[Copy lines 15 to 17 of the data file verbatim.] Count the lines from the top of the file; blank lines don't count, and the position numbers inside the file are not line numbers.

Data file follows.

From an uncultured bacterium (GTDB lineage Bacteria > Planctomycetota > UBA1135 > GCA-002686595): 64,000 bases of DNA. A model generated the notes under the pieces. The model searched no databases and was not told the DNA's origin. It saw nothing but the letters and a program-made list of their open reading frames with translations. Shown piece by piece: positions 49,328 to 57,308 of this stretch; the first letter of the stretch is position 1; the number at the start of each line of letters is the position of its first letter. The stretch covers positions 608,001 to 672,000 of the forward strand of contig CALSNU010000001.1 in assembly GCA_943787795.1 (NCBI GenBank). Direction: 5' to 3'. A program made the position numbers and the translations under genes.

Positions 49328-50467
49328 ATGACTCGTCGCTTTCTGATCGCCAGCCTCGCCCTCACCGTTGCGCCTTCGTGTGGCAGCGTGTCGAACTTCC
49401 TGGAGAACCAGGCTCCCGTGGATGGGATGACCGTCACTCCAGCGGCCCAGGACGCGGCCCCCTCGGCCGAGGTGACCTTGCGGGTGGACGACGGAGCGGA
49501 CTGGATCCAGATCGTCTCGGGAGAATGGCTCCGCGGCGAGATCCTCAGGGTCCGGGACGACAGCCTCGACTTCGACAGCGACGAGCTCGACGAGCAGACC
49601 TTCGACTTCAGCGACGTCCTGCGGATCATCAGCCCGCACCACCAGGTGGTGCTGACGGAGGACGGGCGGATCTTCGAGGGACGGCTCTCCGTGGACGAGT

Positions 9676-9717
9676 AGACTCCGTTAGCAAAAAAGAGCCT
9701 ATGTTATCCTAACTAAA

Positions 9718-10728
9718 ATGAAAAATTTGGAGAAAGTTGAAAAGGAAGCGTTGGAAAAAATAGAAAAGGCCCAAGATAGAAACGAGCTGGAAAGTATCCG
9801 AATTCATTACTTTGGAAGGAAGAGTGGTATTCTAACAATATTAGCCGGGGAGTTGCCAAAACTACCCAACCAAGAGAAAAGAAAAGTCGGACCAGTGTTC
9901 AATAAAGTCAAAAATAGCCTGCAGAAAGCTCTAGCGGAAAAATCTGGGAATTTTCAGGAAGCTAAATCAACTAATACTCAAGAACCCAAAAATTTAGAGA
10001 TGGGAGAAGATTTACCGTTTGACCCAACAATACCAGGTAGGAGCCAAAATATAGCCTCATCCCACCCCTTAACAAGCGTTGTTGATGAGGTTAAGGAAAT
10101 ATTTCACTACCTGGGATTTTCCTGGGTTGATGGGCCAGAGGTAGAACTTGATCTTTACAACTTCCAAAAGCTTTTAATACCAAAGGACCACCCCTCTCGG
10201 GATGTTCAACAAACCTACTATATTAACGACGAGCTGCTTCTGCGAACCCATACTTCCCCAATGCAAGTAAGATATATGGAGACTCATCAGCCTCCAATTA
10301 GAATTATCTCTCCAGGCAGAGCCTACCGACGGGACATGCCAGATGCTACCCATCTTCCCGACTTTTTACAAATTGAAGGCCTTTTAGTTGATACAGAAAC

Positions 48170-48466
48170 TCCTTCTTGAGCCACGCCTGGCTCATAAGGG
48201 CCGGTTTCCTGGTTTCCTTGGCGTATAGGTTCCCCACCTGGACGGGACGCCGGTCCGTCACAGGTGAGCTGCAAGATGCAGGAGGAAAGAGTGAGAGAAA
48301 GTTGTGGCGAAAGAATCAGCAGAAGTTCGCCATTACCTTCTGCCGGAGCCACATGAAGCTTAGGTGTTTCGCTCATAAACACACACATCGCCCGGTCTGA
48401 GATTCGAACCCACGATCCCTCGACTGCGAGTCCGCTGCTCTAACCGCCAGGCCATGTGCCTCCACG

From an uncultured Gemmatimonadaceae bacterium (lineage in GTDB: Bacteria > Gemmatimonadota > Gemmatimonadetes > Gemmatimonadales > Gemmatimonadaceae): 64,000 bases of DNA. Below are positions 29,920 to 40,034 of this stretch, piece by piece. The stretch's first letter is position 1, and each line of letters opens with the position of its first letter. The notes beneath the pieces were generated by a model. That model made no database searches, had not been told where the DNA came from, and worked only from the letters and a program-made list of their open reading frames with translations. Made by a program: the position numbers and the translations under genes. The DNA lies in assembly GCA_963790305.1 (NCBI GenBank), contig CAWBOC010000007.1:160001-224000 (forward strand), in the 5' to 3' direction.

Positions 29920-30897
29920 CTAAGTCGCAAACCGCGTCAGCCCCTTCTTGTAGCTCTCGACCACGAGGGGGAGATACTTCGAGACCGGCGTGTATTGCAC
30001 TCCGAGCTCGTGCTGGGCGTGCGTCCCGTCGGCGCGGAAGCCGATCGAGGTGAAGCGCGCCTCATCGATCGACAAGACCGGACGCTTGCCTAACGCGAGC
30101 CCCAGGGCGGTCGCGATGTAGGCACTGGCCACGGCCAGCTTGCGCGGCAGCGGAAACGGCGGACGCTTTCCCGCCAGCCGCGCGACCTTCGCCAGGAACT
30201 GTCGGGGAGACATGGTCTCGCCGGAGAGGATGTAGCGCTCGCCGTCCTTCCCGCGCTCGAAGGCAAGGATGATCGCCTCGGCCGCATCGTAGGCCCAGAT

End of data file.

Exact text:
10101 ATTTCACTACCTGGGATTTTCCTGGGTTGATGGGCCAGAGGTAGAACTTGATCTTTACAACTTCCAAAAGCTTTTAATACCAAAGGACCACCCCTCTCGG
10201 GATGTTCAACAAACCTACTATATTAACGACGAGCTGCTTCTGCGAACCCATACTTCCCCAATGCAAGTAAGATATATGGAGACTCATCAGCCTCCAATTA
10301 GAATTATCTCTCCAGGCAGAGCCTACCGACGGGACATGCCAGATGCTACCCATCTTCCCGACTTTTTACAAATTGAAGGCCTTTTAGTTGATACAGAAAC